I'm interested in buying advertising space on the index page of your web site,in the form of a simple text link, with a short description.

The link would lead to one of my projects, an insurance site.

I'm interested in a long term advertising relationship.

I'm looking forward to your response detailing the monthly cost of a text link.

Best regards,

[Name removed]

Now, I find this pretty funny - who in their right mind would want to advertise insurance alongside the PHP bugs? :-) [Unless they are selling PHP Bug Insurance].

Furthermore, if I was looking for advertising space, I'd hope that the advertising agency had enough brains to actually find the correctcontact address to arrange the deal...

Adobe Acrobat Reader 6

I happened to reinstall my "desktop" machine with Windows Server 2003 the other day so that I could do some performance tests under IIS 6. I'm also in the process of getting a 2Mbps ADSL line installed, and my ISP emailed a couple of PDF's containing the IP address assignments. I needed to be able to open these things, and I couldn't find the Adobe Acrobat Reader 5.1 installer I downloaded last time around. Adobe are offering 6 right now so I downloaded and installed it.

It looks nice, with some photoshop'd graphic on the splash screen and more winxp-style graphics. It also has an extremely annoying little advertisement on the toolbar that sits there rotating between slides that talk about how good Acrobat is. I wasn't too pleased with this, and after some digging around discovered that there was no way to turn the bloody thing off.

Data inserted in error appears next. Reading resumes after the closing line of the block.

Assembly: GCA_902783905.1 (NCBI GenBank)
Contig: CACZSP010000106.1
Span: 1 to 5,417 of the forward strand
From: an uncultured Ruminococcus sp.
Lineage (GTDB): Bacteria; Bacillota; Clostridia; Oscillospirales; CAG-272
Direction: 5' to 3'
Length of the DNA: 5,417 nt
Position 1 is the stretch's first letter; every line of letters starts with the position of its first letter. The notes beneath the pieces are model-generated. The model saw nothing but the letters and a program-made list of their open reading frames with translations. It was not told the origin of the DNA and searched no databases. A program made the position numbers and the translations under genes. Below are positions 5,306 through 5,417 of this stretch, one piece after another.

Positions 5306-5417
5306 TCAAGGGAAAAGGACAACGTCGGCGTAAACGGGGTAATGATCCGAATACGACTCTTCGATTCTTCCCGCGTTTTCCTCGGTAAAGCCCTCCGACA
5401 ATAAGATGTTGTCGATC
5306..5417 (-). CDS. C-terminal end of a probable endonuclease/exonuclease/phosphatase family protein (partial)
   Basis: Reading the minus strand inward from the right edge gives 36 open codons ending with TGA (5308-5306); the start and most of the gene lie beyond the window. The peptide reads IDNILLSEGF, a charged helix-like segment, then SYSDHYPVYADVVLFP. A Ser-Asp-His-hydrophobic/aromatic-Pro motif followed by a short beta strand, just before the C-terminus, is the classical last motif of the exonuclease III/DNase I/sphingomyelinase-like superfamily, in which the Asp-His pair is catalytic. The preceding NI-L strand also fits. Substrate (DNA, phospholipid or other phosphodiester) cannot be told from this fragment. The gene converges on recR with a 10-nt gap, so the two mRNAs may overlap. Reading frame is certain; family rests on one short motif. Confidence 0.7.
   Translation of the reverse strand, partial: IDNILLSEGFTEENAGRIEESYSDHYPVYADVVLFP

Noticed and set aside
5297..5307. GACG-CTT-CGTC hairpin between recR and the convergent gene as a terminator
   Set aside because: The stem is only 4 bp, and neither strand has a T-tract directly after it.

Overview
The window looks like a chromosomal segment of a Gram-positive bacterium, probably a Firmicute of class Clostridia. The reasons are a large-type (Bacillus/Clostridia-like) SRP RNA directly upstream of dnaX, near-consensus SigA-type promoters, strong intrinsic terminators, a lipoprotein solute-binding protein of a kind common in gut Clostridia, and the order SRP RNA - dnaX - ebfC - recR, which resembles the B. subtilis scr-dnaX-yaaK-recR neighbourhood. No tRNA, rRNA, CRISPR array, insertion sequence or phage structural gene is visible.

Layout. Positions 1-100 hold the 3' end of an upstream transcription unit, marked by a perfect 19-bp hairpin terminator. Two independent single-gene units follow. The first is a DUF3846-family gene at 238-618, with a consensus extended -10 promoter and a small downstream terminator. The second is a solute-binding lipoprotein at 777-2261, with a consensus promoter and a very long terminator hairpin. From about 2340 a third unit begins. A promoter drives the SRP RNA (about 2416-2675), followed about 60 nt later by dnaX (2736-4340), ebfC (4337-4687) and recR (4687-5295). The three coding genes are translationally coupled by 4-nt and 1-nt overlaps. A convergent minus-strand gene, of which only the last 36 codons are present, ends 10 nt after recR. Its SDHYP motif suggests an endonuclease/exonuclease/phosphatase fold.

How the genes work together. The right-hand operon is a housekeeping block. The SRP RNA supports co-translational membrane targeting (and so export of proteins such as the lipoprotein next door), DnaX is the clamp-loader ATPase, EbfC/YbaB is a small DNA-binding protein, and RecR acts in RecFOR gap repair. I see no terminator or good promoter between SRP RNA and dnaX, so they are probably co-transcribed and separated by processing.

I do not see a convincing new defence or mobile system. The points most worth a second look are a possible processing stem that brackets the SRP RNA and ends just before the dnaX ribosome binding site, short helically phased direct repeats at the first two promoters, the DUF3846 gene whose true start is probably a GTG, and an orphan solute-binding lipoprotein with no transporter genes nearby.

Well, I thought that I could probably put up with it. So, having finished working with the PDF's, I closed the reader and deleted the shortcut icon from the desktop (I don't like crap there, especially now that windows nags you about unused desktop icons). Then I noticed this "PrintMe" internet printing thingy on my start menu. I deleted it, because I don't like crap there either, and certainly don't need to print over the internet.

A few days go by and I need to take another look at those PDF's. When done, I closed the reader, and guess what? The icon is back on the desktop. Hmmmm. Not only that, but that damned PrintMe thing is back again too. Now I'm actually motivated enough to dig around in the reader install dir - I find the PrintMe plugin and move it to a handy empty folder provided by adobe for the purpose of storing plugins you don't want. Nice. Well, guess what? Regardless of whether the plugin is loaded or not, it puts that stupid PrintMe thing back on the start menu. I can't find a way to kill that bloody desktop icon either.

Well, I've decided to live without this version of the reader - it's too damned annoying to use, so I've uninstalled it. I found the 5.1 installer just now, so I think I'll stick with that :-/ Well done Adbobe </sarcastic_clap>

Did you like our Spam?

For a while now, I've been receiving some spam "news" about investment opportunities. A while back I consigned it to my junk mail folder and forgot about it.

I just now received a telephone call from a company in luxembourg asking me if I had received their "investor email newsletter". I told them I had, and that I had been filing it as spam for a long time now.

Unperturbed (perhaps he is deaf?), this guy proceeds to ask me if this is something I am interested in.

Maybe I've just lost the energy to get angry with these people, so I politely said "no, I'm not interested I'm afraid". Luckily for me he said thank you and hung up.

Maybe I should start bouncing spam with "550 No spam, and no telephone calls either" :-)

PHP Cruise

PHP Cruise Yet another conference on the horizon, scheduled for March 2004, the first ever PHP Cruise is a conference taking place on a cruise ship in the Bahamas!

I will be making 3 presentations - Writing Socket Applications in PHP (focusing on new features in PHP 5), E-mail Manipulation and Transmission in PHP - how to do it the "Right Way"™, and finally a more technical talk Extending PHP, which will focus on cooking up a php extension for your favourite library.